A desperate seven year old child in the UK wrote a heartbreaking letter to Father Christmas asking for a home and food for Christmas. She said –
“Dear Father Christmas – can you help? Can we have a home for Christmas? Mam wants us all to be together. Can you give us some food and can I have just a nice doll for Christmas. Thank you”.
An analysis by the TUC has revealed that the number of children growing up in poverty in working households has increased by 800,000 since 2010. This amounts to one in four children in working households growing up in poverty.
Similarities with ‘A Christmas Carol’:
You may recall that two ragged children tumble out from the robes of the Ghost of Christmas Present. These children are names Ignorance and Want. The message here is that these wretched children are doomed as adults because they were born into poverty.
Bob Cratchit works for Scrooge, so his family is a working household in poverty!
Homelessness & Rough Sleeping
At least 320,000 people are homeless (Shelter); almost 5,000 are rough sleeping (likely to be a huge underestimate); and 726 people died homeless in England and Wales in 2018.
A child becomes homeless in Britain every eight minutes (Shelter).
There are 170,000 homeless in London and more than 1,200 sleeping rough.
A recent report has shown that someone becomes homeless every two hours (The Homeless Fund).
Last year there was an outcry when Gyulai Rimes died on the streets outside the Houses of Parliament. What has been done this year to prevent another homeless person dying in the same place? The tunnel in Westminster leading to the Houses of Parliament has been shut off to rough sleepers!!!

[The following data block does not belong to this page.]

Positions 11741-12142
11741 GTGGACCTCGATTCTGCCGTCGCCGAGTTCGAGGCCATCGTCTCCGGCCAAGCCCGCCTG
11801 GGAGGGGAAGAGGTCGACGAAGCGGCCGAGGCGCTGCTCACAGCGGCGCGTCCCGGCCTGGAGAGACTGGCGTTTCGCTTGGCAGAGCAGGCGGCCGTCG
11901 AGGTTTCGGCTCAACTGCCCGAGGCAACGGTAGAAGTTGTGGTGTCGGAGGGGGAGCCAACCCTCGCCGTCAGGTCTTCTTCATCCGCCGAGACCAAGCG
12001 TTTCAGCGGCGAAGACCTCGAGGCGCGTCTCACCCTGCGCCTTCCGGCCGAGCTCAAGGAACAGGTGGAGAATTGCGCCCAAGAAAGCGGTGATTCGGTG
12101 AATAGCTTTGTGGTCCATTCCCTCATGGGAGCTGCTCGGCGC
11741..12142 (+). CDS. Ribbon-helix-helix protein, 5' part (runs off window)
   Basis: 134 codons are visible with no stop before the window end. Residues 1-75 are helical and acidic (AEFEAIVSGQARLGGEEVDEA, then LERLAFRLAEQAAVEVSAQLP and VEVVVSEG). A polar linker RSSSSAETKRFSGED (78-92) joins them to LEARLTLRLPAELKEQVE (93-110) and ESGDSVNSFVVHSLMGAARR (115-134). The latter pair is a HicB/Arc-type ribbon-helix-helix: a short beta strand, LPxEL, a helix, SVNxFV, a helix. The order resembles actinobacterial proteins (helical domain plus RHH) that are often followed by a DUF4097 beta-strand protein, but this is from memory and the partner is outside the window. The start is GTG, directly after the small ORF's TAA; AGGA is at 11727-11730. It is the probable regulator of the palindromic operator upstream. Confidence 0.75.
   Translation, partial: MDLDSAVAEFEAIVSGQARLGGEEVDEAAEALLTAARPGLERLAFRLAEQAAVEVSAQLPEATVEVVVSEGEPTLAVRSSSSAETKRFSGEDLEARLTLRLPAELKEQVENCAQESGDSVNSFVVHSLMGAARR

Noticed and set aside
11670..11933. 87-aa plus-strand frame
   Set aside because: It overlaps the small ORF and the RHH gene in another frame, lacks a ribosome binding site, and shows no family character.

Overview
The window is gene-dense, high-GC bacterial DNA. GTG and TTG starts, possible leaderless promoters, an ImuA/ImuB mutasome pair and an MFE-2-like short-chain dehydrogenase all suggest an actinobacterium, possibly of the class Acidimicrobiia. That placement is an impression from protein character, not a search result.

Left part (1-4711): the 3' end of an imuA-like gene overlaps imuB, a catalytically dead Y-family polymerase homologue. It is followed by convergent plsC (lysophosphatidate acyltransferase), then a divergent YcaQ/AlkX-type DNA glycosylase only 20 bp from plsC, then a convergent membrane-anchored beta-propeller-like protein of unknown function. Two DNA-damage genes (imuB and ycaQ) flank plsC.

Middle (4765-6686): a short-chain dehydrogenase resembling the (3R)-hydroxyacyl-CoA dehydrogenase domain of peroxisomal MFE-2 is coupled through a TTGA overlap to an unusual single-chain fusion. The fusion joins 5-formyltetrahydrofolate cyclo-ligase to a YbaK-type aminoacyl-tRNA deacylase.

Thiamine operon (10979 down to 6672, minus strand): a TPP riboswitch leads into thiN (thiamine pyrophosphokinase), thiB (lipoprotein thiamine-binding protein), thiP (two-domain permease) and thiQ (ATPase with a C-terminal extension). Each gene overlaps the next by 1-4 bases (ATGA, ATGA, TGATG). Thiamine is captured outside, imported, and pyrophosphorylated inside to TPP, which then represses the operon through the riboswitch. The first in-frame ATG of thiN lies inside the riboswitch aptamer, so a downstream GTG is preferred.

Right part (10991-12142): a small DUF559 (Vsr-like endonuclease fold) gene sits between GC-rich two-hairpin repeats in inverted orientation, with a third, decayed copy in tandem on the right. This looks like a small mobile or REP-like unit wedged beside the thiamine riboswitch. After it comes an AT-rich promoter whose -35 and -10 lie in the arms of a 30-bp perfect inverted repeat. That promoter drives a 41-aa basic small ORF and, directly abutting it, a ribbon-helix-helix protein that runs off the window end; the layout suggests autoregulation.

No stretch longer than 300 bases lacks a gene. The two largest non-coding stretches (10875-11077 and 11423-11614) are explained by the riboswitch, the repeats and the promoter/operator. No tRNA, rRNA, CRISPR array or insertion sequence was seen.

The Archbishop of Canterbury has said “Homelessness is a tragedy that ought to belong to the past”.
Similarities with ‘A Christmas Carol’:
Most towns and cities today have areas that remind you of Dickensian times. Vacant shops, derelict buildings, dark alleyways and neglected streets which are the home to our rough sleepers. People, like Scrooge, rush past these people on their daily commute to work. Today you are unlikely to visit a town or city and not see rough sleepers.
The UN poverty inspector stated “British compassion for those who are suffering has been replaced by a punitive, mean-spirited, and often callous approach”. There is no longer the safety net for people falling upon hard times.
The Trussell Trust has reported that the minimum 35 day wait for payment endured by claimants meant many are unable to afford food, frequently went without meals, failed to pay utility bills, ran up rent arrears and faced eviction.
More people than ever are being forced to turn to food banks. Welfare problems over the last six months have led to the steepest increase in emergency food parcel handouts in five years, according to the anti-poverty campaign the Trussell Trust.
The author, Kate Milner, has written a children’s book entitled ‘It’s a No Money Day’. It is believed to be the UK’s first picture book about food banks. So now food bank usage is no longer headline news – it’s accepted as part of UK life!
Similarities with ‘A Christmas Carol’:
Food banks are charitable organisations. In ‘A Christmas Carol’ two gentlemen call on Scrooge to make a charitable donation for the ‘poor and destitute’.
We are forever reading headlines where people declared fit for work by the DWP have died. The number of families who have lost loved ones due to DWP benefit cuts is growing by the day. The government is deeming people ‘fit to work’ despite them dying from cancer, unable to leave their beds, and having heart attacks during assessments.
Tiny Tim was disabled. Like his contemporaries in the nineteenth century (notably Malthus), Scrooge believed that war, famine and pestilence were necessary to keep the population down, especially the poor. Scrooge even said that they should ‘decrease the surplus’. However, when Scrooge learnt that Tim died he was distraught. I’m not suggesting that people hold the same views as Malthus today, but the way many disabled people have been treated is disgraceful.